Cuban doesn’t plan to stop at just providing the drugs, either. While Cost Plus currently contracts out the manufacture of the medications they provide, the company is in the process of building their own compounding facility in Dallas, Texas, to make drugs themselves. That has the potential to bring significantly more medications to the public at huge markdowns.

For now, however, the company and Cuban are happy to bring the most common medications to Americans — without them having to mortgage their homes or file for bankruptcy.

Still, the billionaire could easily make more in profits by raising drug prices even a few percent above the current asking price on Cost Plus. Even doubling its existing prices would put them well below retail and make them cheaper than available discounts at other pharmacies. Those prices would still appeal to customers and raise eyebrows when compared to other sellers. And, in America at least, no one would bat an eye at a billionaire looking to make even more money off the hoi polloi — no matter how rich they already are. After all, even Shkreli has had his defenders.

But Cuban isn’t your typical businessman. He famously said, “It is so much easier to be nice, to be respectful, to put yourself in your customers’ shoes and try to understand how you might help them before they ask for help, than it is to try to mend a broken customer relationship.” And that’s what he’s doing with Cost Plus. He’s put himself in the shoes of the millions of Americans who lack access to safe, affordable drugs and made it as easy as possible for them to obtain the medications they need — without having to hunt for coupons, beg for samples from doctors or scour the internet for sketchy alternatives.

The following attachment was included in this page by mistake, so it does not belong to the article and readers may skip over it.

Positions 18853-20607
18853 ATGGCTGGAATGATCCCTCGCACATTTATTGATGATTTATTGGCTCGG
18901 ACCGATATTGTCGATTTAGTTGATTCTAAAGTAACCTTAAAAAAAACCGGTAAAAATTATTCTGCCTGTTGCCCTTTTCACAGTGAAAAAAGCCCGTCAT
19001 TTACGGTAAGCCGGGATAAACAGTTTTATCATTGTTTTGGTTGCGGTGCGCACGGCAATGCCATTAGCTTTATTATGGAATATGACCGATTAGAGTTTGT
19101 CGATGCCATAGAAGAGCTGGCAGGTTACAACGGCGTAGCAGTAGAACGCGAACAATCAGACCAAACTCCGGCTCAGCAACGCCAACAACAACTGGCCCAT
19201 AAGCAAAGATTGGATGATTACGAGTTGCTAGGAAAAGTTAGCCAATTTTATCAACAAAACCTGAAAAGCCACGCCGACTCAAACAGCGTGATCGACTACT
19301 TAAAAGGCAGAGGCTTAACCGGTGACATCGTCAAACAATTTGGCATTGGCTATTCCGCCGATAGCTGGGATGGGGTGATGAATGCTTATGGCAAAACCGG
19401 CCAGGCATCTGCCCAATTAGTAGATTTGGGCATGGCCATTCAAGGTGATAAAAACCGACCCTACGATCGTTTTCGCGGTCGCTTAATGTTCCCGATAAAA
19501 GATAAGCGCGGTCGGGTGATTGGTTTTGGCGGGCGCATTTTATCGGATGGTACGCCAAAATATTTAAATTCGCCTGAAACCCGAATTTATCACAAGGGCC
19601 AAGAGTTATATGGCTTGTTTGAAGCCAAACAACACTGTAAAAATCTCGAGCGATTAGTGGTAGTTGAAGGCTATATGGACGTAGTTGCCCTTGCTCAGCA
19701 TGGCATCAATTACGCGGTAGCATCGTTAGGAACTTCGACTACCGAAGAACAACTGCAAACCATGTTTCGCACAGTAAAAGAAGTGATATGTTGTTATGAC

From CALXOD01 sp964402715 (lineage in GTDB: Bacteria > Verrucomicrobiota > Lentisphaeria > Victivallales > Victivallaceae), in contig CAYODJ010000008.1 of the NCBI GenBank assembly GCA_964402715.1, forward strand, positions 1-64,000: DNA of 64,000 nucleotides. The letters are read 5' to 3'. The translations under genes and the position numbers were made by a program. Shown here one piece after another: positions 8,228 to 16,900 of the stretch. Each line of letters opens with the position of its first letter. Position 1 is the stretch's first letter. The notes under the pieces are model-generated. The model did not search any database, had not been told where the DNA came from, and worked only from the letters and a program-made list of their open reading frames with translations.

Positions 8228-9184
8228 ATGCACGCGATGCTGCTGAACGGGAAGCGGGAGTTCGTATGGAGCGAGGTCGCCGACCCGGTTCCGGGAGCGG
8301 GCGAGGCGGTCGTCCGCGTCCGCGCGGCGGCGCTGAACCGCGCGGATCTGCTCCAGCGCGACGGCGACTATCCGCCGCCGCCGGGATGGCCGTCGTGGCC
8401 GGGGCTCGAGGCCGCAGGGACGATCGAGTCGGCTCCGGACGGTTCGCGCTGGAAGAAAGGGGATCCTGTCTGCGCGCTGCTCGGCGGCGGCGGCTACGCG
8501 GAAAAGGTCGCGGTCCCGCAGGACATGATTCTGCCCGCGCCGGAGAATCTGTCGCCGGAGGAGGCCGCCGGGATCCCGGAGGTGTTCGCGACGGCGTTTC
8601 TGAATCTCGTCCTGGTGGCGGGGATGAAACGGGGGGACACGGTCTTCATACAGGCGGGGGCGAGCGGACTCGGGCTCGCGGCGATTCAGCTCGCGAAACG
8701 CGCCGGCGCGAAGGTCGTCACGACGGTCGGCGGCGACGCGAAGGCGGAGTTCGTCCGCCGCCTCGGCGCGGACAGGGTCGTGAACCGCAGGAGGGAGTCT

Cuban has also seen how Americans prefer to shop — online and from the comfort of their homes — and what they’re willing to pay — the cheaper the shipping costs, the better — and designed Cost Plus to meet their needs with all the possible desired convenience.

Anyone who’s followed Cuban’s career, though, should have seen this coming. He’s the man who said, “I’m not a fan of giving to charities. I have a few I support, but the overhead and inefficiencies really bother me. Instead, I pay people’s bills and help solve problems.”

So, Cuban starting a business that aims to solve one of the biggest problems facing Americans was inevitable, and he may just have the cure we’ve been waiting for.

Naturally we felt obligated to include the website link for Mark. That said, we have no comment one way or the other about anything else having to do with the service. … As a general principle, it sure seems like somebody should do something about prescription drug costs. We sure can’t wait on our elected officials to get off their butts and reach even a compromise. We should outlaw lobbying. … Yeah, THAT will happen.

Have Something to Add?